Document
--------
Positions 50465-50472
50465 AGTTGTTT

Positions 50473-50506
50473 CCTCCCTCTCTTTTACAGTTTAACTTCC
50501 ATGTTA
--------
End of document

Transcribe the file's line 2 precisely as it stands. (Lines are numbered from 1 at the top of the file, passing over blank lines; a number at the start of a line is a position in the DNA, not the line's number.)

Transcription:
50465 AGTTGTTT